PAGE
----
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Roeloff Horne - MitonOptimal South AfricaRoeloff Horne, Head of South African Portfolio Management, was recently interviewed by InvestSA.

1.What are the benefits of the single manager approach?

The investor gains access to professional security analysis and research of an investment specialist or a team of specialists that can actively manage a series of securities within a specific asset class or across asset classes. A key benefit of a single manager is that they normally have a clear philosophy and approach on how they manage money.


2. And the disadvantages?

The single manager has to utilise its expertise adequately to generate out performance relative to its benchmark. Long-term statistics prove that global specialist single manager solutions often underperform their benchmark due to fees. The reality is that active single managers do incur costs to implement bottom-up sector and company research, which can then raise the cost of the investment and thus makes it harder to outperform a relative benchmark after fees. Investors are restricted to a single investment philosophy and view. This view will not always be right and when it’s not working, an investor may wonder about having all their eggs in one basket.


3 . One of the complaints is that single managed funds are too risky. What is your view?

Single managed funds can be risky because the manager may get something wrong, and there is no diversification of this manager risk. This also implies potential business risk for advisers. If the investor’s needs, risk profile and investment horizon are matched by the mandate of the fund, and the manager sticks to their philosophy and approach, there shouldn’t be any inappropriate investment risk. But, where investors use performance tables to randomly select a single manager due to post performance, the strategy becomes risky.


4. What should an adviser look for when choosing a single managed fund?

An adviser should first ensure that the fund mandate matches the needs of their client. If so, determine if the manager is equipped to deliver on the mandate by looking at investment philosophy, approach and track record. If the adviser is looking at a single managed fund to be part of a portfolio of different funds, it would be important to perform a medium and long-term risk and return attribution (Alpha/ Sharpe/Standard Deviation) analysis and blend funds in a manner to include a combination of funds that are less correlated to one another with awareness of the dangers of over-diversification. Once a fund is selected, it is obviously important that the adviser is able to gain reasonable access to ongoing information on the manager’s portfolio and views, while performing a performance review on a quarterly basis.


5. Should one even compare single and multi-managed funds?

Yes, but only where the fund mandates are similar. The perception is that single managed funds are cheaper than multi-managed funds. There is certainly a cost to multi-management, but multi-managers usually gain access to single managers at institutional rates and can also invest in low-cost passive investments, which means the final cost to the investor may be the same or even lower despite being invested in a multi-managed fund. Investors also have the option of combining single and multi-manager multi-asset funds. In this way the investor gains access to the best of both worlds. You gain the expertise, investment philosophy and process of the single manager, while the multi-manager can blend passive index solutions with an active single manager to improve the probability of generating outperformance, often at lower risk.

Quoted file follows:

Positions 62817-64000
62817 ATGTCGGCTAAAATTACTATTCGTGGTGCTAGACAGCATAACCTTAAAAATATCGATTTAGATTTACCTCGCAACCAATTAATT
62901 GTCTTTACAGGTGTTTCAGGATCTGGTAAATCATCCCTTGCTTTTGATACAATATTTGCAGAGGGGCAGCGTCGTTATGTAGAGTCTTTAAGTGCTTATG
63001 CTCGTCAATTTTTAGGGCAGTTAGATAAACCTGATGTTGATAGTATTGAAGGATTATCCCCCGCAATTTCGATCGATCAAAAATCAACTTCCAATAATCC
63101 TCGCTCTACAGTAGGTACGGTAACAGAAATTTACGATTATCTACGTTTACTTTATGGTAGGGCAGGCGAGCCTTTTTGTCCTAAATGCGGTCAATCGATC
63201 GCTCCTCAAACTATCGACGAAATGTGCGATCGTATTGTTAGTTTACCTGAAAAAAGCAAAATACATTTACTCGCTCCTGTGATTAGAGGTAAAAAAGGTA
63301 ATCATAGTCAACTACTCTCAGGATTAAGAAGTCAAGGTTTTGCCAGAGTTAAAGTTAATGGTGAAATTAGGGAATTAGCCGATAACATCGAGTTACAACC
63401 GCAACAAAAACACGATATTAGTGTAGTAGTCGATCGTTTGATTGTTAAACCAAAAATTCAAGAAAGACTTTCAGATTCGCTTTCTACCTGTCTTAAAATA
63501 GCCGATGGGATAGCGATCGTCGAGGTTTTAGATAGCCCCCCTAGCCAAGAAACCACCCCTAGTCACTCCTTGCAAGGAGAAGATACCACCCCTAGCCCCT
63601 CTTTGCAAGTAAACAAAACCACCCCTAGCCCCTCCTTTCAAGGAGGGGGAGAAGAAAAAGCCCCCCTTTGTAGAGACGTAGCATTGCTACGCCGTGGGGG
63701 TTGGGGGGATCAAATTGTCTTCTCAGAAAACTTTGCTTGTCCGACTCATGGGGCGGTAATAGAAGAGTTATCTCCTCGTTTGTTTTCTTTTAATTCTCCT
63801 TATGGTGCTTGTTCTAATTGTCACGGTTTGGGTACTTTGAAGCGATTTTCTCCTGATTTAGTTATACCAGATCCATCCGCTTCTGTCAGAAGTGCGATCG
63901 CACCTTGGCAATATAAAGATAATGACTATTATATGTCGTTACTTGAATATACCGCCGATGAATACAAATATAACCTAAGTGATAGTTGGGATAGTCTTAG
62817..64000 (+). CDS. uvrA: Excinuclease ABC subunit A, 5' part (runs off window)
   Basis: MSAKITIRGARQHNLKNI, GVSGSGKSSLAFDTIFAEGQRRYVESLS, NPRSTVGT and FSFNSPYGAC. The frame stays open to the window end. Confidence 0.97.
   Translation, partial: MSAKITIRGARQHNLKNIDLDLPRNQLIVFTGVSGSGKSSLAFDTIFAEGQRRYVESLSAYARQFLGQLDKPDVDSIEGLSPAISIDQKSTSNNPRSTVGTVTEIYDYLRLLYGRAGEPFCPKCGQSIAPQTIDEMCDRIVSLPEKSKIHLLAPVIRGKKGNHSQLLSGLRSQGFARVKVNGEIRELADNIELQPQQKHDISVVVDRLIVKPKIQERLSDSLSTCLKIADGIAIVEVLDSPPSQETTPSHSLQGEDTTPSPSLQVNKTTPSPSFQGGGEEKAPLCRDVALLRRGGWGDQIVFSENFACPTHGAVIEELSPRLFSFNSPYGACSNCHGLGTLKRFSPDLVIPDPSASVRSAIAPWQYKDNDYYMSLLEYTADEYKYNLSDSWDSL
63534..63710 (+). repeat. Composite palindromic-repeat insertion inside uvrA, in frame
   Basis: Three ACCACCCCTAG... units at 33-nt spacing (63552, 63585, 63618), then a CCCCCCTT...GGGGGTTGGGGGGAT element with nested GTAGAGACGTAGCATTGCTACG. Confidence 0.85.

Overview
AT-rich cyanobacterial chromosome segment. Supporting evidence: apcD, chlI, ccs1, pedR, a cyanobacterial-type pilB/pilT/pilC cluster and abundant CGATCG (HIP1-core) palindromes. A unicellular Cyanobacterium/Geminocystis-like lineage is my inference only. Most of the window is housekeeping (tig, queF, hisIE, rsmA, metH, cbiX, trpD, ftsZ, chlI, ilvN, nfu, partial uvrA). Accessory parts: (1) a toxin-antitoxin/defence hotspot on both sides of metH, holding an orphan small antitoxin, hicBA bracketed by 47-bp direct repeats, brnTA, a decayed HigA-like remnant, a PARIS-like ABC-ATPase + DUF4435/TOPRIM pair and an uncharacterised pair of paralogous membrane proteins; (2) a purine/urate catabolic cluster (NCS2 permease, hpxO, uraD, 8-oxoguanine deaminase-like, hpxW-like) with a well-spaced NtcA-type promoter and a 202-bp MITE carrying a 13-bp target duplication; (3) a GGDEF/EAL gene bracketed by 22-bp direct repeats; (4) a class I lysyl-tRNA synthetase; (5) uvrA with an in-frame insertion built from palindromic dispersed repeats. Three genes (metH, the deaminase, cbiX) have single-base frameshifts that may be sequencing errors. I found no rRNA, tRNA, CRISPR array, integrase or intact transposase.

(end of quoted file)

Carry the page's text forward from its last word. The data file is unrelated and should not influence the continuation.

6. What risk profile should someone have to choose a single managed fund?

Any type of risk profile on condition that the fund matches the investor’s risk profile, return requirement, investment horizon and risk capacity.


7. What are the biggest challenges investors are facing right now and how does the multi-manager approach serve to offer value in the current economic climate?

The biggest challenge investors always face is where to invest. Using past performance as your only guide may lead you to buy expensive assets. The other challenge investors face is the regulatory environment. Advisers are being forced to be more accountable for the investment decisions that they make, which is a good thing. But as a result, many in South Africa have migrated to simply using balanced funds. This move has also meant that the large asset management companies have gained market share due to their brand awareness and post performance, but are becoming so big that their ability to deliver consistent performance may now be under pressure.  Multi-managers can easily overcome this problem by selecting funds or smaller managers that have larger allocations to these smaller asset classes and can apply tactical asset allocation techniques to adjust exposure to different managers and asset classes when appropriate. Multi-managers help reduce the adviser’s and investor’s selection risk.

LINK: InvestSA website:




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La Charroterie
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Channel Islands

Regulatory Information

MitonOptimal International Limited is registered in Guernsey (Registration No. 51561) and is the overlying holding company of the companies that make up the MitonOptimal Group.
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